District Court Stops Implementation of PPACA Section 1557 Regulations Relating to Gender Identity

On Dec. 31, 2016, in Franciscan Alliance, Inc. v. Burwell, the U.S. District Court for the Northern District of Texas (the court) published an opinion preliminarily prohibiting HHS from enforcing the provisions of the regulation implementing PPACA Section 1557 concerning gender identity or termination of pregnancy. As background, PPACA Section 1557 generally prohibits HHS-funded entities from discriminating on the basis of race, color, national origin, sex, age or disability.

HHS previously published regulations that define “sex” to include “gender identity”, thereby prohibiting discrimination against transgender individuals. “Gender identity” is defined as an individual’s internal sense of gender, which may be male, female, neither or a combination of male and female, and which may be different from an individual’s assigned birth sex. In addition, the regulations also added a notice requirement (taglines and translation aids) for those individuals with limited English proficiency. The regulations were effective Jan. 1, 2017 (although the notice requirement took effect earlier). Importantly, another law (Title IX) also prohibits discrimination based on sex, and Title IX includes an exemption for religiously-affiliated entities. In issuing its Section 1557 regulations, HHS declined to incorporate any such religious exemption.

In Franciscan Alliance, the plaintiffs (eight states and three religiously-affiliated private health care provider organizations) argued that HHS overreached in its definition of “sex” in the Section 1557 regulations. Title IX, on which the Section 1557 regulations are based, defines “sex” as the immutable, biological differences between males and females as acknowledged at or before birth. The plaintiffs complained that the alleged overreach pressures providers and plans to deliver health care in a manner that violates their religious freedom (and in some cases, their independent medical judgment), and therefore HHS should not be allowed to enforce the Section 1557 regulations.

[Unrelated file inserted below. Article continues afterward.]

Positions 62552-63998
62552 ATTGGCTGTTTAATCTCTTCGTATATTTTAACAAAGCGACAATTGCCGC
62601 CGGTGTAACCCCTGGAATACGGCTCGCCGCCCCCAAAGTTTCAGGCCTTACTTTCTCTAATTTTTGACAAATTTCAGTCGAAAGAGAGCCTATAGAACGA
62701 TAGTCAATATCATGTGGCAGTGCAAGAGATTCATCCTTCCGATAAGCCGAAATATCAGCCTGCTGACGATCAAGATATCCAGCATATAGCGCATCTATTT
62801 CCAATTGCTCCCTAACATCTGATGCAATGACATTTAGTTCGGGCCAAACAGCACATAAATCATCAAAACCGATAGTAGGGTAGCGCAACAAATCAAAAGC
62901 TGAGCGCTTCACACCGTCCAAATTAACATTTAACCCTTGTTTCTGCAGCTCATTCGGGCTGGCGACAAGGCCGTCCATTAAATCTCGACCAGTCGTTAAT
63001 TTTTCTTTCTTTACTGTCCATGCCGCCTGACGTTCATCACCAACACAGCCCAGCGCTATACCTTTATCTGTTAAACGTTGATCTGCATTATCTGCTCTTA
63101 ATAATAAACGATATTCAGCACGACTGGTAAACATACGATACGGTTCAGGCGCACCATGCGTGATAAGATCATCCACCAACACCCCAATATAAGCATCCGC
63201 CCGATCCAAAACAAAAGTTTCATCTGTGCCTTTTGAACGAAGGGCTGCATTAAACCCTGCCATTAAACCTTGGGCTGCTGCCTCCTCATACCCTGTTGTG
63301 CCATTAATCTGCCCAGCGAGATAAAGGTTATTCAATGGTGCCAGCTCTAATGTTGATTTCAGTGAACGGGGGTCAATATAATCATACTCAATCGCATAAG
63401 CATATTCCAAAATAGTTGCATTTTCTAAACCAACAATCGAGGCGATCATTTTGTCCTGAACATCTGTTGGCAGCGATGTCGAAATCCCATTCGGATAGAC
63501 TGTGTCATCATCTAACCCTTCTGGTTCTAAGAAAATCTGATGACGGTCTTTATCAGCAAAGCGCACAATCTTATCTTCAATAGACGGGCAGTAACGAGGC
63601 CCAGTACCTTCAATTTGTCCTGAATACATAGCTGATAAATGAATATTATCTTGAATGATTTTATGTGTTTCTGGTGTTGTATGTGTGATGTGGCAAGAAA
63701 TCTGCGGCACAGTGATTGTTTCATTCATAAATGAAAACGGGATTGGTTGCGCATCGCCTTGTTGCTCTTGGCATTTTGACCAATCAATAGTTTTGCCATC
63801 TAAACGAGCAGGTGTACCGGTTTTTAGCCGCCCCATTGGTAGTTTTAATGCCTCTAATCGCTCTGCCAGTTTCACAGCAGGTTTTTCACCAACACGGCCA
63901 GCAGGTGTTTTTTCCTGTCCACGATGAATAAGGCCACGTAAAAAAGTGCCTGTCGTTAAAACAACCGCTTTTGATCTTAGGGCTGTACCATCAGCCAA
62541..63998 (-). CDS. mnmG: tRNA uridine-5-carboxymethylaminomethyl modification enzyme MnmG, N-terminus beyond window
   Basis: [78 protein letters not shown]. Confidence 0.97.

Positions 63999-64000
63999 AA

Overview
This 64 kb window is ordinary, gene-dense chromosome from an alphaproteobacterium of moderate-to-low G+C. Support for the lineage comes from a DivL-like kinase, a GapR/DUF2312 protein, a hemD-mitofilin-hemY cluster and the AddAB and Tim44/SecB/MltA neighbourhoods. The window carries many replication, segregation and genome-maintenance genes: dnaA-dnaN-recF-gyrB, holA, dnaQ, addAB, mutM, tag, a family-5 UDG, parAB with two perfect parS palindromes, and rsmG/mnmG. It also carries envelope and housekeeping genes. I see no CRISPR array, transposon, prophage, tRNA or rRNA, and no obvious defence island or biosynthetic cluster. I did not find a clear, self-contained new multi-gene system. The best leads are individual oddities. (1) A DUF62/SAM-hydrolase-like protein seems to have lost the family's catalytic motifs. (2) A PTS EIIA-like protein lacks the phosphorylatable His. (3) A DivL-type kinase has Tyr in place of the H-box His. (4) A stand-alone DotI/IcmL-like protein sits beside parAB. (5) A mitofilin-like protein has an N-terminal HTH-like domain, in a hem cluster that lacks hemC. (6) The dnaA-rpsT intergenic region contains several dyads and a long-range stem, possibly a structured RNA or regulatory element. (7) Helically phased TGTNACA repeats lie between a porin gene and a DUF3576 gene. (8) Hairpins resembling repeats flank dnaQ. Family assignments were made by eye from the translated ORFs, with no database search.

The court agreed with the plaintiffs, and in its opinion issued a nationwide preliminary injunction, finding that the gender identity and termination of pregnancy provisions of the Section 1557 regulations exceed statutory authority, contradict existing law (Title IX) and likely violate the Religious Freedom Restoration Act. Since, in the court’s view, implementation of the regulations would likely cause harm to and impose a substantial burden on the plaintiffs’ religious exercise, and since HHS had numerous less restrictive alternatives available to provide access and coverage for gender transition and abortion procedures, the injunction was necessary.

HHS subsequently reminded entities that it will continue to enforce other provisions of Section 1557, including the notice requirements (which were not part of the injunction). It’s unclear at this point whether HHS will appeal the decision or whether the incoming administration will choose to continue to defend the regulation at all.

Ultimately, with President-elect Trump taking office at the end of January 2017, and with other related cases in different levels of federal courts (which may also have an impact on gender identity and sex discrimination), the future of Section 1557 and its related regulations is unclear. We will continue to monitor developments and report in future editions of Compliance Corner.

As for a takeaway for employers, although the district court’s opinion prohibits HHS from enforcing PPACA Section 1557’s rules on gender identity and pregnancy termination, individuals may still be able to sue health plans (or physicians) for gender identity discrimination under Title IX. Thus, discrimination or disparate treatment of transgender individuals may invite litigation and is therefore not recommended. Employers that are considering employment practices or benefits on gender identity should consult with outside counsel.

Franciscan Alliance, Inc. v. Burwell